Finally, there is a growing perception of partisanship within the public administration. Building independent, non-partisan regulatory bodies was one of the key pillars of the 2001-2002 reform program. But these reforms have been rolled back recently, with independent regulatory authorities again coming under the control of government ministries (though it seems that the central bank has retained much of its autonomy). As the perception of non-partisanship in public administration has diminished, proximity to those in power has become another source of tension.
Turkey benefits from republican reflexes and values that have been built over decades, as well as from humanist wisdom anchored in centuries of history. Yet, given the regional context, Turkey’s internal tensions now represent a serious threat.
All sides must manage these tensions with great care and caution. Respect for diversity and individual freedom, and concern for generating growth and jobs in an atmosphere of social peace, must be guiding principles. Healing the wounds to which all sides have at times contributed, and practicing forgiveness, should be the order of the day. A spiral of frustration and antagonism must not be allowed to develop.
Turkey must look carefully at the catastrophe unfolding around it in the Middle East. Humanitarian help is necessary, and Turkey is providing it generously, in ways that should serve as an example for Western countries. But Turkey’s political leaders, opinion shapers, and citizens must also recognize that the only protection against a similar disaster at home is a vibrant democracy, a fully professional public administration, and a tolerant society embodying pride and affection for the country’s diversity.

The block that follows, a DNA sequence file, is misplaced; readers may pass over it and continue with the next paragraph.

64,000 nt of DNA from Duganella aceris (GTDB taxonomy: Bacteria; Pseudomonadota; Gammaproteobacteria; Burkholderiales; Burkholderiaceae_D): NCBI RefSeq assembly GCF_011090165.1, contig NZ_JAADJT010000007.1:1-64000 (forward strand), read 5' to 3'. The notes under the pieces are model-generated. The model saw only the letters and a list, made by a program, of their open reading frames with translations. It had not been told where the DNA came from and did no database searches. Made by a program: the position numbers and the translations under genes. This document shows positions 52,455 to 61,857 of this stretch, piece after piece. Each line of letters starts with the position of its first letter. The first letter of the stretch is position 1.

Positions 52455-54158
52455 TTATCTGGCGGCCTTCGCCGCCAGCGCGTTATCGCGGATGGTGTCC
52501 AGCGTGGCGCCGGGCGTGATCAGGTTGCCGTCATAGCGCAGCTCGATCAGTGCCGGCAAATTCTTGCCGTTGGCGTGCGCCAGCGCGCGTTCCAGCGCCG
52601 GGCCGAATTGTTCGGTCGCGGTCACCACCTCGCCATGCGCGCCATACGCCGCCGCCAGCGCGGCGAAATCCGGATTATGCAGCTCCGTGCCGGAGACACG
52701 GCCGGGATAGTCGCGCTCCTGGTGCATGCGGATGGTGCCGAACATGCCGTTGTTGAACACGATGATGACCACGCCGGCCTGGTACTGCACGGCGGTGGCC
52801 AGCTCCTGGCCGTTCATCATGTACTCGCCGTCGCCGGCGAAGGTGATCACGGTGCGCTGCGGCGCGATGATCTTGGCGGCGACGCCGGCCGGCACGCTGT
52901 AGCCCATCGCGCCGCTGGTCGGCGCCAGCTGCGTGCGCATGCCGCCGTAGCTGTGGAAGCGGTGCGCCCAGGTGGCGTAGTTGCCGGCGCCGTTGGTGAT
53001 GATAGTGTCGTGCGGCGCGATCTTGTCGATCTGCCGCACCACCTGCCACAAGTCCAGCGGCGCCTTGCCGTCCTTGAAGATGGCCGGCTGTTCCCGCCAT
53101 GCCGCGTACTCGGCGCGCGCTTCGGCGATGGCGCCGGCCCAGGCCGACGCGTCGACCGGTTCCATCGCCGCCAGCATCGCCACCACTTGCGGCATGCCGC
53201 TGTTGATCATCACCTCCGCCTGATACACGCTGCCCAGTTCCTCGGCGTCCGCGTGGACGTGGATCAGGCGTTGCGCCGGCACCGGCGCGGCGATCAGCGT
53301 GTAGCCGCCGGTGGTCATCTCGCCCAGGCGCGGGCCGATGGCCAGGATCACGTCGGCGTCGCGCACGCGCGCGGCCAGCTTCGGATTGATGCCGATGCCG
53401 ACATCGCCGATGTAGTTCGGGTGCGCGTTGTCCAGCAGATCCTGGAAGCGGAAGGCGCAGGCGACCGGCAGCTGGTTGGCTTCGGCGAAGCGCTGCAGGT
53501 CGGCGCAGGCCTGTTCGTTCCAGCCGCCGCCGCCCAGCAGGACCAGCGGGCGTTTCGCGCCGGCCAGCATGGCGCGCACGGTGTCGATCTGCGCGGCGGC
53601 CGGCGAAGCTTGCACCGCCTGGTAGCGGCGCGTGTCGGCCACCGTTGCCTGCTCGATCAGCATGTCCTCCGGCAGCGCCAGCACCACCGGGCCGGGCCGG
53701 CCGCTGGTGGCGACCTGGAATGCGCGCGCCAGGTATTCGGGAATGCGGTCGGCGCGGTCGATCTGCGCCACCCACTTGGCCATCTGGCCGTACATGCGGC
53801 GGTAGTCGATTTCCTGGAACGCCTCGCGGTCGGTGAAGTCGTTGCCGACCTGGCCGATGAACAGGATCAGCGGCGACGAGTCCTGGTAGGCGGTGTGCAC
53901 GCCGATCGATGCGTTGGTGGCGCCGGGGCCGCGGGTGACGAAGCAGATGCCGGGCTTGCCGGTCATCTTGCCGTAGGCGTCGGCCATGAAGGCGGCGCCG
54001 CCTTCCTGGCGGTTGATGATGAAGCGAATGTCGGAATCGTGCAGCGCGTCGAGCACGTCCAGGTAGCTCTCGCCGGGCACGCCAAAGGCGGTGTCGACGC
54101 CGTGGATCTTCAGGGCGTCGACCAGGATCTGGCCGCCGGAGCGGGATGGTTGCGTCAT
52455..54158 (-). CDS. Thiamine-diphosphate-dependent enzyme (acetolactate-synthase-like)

Others will not protect Turkey; some may even promote strife within its borders (historical examples of such tactics abound). Turkey alone can protect itself, and only by upholding truly democratic behavior at home and pursuing an external policy that promotes peace and democracy but does not take sides in the region’s ongoing battles, particularly between Sunni and Shia.
Fortunately, there is hope. The Gezi Park demonstrators who in June protested peacefully against the use of excessive police force by simply standing still also protested peacefully, years ago, against the ban on the headscarf then in effect in Turkey’s universities. This kind of concern for the rights of all is a hallmark of Turkey’s young generation.
Similarly, when the outgoing governor of Van sent a farewell message last month to the largely Kurdish-speaking people in his southeastern province, he delivered it in Kurdish – and received warm wishes in return.
A large majority of Turkey’s citizens share such generosity of spirit. That is why, despite serious difficulties, Turkey has a good chance of overcoming its internal tensions and becoming the example that its Middle East neighbors (and perhaps a few of its European neighbors as well) so desperately need.
[The Islamic State] is a very strong group which has a lot of sympathizers, its ideas are embedded and it has networks. It has a lot to draw on even as it loses its physical territory